Album review by KevW
The Christmas record has been around for pretty much the entire history of recorded music. Whether it was Bing Crosby dreaming of a white Chrismas, Wizzard wishing it could be Christmas every day or The Darkness being a bunch of bellends, this month sees a deluge of such material. Is it just our imagination or are there way more festive releases each year nowadays than there were in the past? Every bugger's at it, and generally it's the same old songs over and over. Phil Spector made definitive versions of the classics back in 1963, so why the hell has Rod Flipping Stewart just had a top ten album containing the same tired old tunes? Christmas sells, and each year the public buy into it like sheep, and now Mariah Carey will be back in the top 40 for another month. Hoo-bloody-ray.
Indie label Highline Records are offering us an alternative to the usual regurgitated crap with this album of new songs by non-mainstream acts. Have they managed to pull off the unthinkable and put together a Christmas album worth investing in? The answer is: kind of. You wouldn't put 'Festivus' on at any other time of year, so it is a novelty record, but that's the point. Therefore if you want a decent record to save for this time of year then you're looking in the right place. Of course there are loads of sleigh bells, of course there are cliched lyrics and of course it's all full of joy and happiness. Anything else would be a fail. So by that reckoning, 'Festivus' is a success, delving into different parts of the indie world and coming up with a cohesive whole.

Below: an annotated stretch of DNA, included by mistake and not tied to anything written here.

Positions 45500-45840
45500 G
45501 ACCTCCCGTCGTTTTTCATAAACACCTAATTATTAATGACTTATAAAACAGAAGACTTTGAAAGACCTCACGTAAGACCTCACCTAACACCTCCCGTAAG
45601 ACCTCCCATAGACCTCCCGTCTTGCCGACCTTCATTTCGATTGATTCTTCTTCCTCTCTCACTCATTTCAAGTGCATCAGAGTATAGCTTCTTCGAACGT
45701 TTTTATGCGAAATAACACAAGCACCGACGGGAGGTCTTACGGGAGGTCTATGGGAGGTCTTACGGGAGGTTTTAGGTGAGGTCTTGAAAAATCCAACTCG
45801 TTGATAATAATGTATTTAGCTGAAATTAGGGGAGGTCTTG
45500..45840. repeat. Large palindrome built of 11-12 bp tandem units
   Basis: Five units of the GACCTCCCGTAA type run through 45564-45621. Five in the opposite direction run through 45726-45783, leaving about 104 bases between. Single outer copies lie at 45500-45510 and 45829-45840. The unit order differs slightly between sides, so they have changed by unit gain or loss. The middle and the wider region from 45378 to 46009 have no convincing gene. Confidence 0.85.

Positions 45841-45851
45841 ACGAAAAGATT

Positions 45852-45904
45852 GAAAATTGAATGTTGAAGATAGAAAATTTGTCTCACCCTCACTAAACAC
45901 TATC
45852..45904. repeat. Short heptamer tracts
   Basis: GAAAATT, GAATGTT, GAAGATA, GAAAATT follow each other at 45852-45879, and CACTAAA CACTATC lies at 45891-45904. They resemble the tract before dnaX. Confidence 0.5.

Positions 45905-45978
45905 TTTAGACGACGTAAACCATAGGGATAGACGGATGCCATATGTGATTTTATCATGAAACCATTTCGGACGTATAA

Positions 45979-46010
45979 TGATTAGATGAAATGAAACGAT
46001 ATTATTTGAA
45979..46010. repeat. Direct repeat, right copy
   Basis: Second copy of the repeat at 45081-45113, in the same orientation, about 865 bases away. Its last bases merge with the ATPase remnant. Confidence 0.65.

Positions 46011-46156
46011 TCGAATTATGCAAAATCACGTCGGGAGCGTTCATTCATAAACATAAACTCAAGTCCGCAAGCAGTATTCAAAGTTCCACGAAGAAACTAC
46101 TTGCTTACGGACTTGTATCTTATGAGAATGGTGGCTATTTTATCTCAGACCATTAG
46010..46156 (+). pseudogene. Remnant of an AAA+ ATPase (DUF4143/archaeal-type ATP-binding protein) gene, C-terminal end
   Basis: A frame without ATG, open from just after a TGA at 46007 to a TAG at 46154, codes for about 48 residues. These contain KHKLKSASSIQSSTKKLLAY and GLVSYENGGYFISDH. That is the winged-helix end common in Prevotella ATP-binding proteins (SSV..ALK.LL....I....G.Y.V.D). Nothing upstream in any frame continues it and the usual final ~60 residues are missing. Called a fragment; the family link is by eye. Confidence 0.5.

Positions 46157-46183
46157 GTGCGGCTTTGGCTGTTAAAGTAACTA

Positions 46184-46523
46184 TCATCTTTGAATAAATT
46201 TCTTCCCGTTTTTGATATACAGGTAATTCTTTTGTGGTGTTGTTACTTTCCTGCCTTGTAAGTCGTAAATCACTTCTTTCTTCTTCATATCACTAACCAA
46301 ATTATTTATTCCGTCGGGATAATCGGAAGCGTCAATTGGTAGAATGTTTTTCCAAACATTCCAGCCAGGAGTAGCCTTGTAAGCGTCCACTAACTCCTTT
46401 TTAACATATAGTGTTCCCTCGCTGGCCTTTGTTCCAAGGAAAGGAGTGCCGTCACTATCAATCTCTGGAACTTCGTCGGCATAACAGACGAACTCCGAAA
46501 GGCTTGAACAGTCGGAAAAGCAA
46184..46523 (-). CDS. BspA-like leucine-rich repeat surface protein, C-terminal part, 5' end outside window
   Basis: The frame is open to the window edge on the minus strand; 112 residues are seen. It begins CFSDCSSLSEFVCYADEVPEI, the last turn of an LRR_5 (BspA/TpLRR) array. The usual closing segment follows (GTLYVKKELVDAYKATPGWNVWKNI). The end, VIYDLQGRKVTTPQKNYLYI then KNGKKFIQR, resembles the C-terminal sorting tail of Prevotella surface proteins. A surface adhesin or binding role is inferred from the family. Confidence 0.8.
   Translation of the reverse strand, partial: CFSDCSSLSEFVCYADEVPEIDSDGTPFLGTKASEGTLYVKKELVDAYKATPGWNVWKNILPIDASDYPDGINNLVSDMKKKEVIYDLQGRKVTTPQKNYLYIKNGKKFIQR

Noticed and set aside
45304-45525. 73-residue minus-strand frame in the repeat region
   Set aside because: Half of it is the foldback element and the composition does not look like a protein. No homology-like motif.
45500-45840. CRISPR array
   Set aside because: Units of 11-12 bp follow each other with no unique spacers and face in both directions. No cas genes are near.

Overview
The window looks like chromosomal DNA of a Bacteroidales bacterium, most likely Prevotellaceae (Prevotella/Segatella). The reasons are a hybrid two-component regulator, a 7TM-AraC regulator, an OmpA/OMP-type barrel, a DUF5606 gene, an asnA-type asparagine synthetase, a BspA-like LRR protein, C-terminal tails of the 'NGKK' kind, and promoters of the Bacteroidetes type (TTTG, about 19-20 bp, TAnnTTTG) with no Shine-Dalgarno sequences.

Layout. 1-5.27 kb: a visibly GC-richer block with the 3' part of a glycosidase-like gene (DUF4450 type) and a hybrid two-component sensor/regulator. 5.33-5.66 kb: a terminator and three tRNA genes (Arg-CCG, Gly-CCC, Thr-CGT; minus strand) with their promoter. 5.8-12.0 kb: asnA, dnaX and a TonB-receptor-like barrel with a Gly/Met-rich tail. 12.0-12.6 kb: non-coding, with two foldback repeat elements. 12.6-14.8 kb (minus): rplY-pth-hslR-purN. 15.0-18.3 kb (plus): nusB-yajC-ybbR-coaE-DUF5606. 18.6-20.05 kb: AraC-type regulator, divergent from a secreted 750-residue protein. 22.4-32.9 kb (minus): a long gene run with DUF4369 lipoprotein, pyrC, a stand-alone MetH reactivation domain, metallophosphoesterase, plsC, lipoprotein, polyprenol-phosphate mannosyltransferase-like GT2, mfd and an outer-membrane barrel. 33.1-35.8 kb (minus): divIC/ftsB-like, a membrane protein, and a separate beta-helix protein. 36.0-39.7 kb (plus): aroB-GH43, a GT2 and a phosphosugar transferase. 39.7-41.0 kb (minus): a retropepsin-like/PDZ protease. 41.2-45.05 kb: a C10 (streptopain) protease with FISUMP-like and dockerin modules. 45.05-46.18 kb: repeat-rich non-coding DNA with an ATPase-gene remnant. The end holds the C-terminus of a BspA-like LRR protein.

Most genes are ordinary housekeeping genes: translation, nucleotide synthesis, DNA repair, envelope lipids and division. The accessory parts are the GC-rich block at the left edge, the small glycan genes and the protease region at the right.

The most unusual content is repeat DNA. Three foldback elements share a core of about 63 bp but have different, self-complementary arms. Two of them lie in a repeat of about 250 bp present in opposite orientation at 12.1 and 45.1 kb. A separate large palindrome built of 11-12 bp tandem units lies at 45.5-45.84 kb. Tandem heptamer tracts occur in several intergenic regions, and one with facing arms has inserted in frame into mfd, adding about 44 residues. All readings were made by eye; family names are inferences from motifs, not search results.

You wouldn't think glam rock and Oi! would made good bedfellows, but Glam Chops manage combine them on 'Countdown To Christmas', Piney Gir's 'Everyday's A Holiday' is a typically sweet piece of indiepop and Still Flyin' get all sentimental, oddly making their usual summery sound not feel out of place on 'St Veit', it's a definite highlight. There aren't really any bad tracks to be honest, but other favourites include the alt-country of 'Christmas Time Is Here' by Correatown, The Birthday Kiss' classic sounding 'Sentimental Christmastime' and the jangly guitar-pop that Little Kicks use for 'Santa Clause Is Not A Number'. Saying that the Christmas music market is saturated is an understatement. However, in bringing in some decent bands and some original songs, Highline have made a seasonal record that works. You might only play it about twice a year but it sure as hell beats Shakin' Stevens.
Highline Records' website
Buy the album
For more news, reviews and downloads follow The Sound Of Confusion on Facebook or Twitter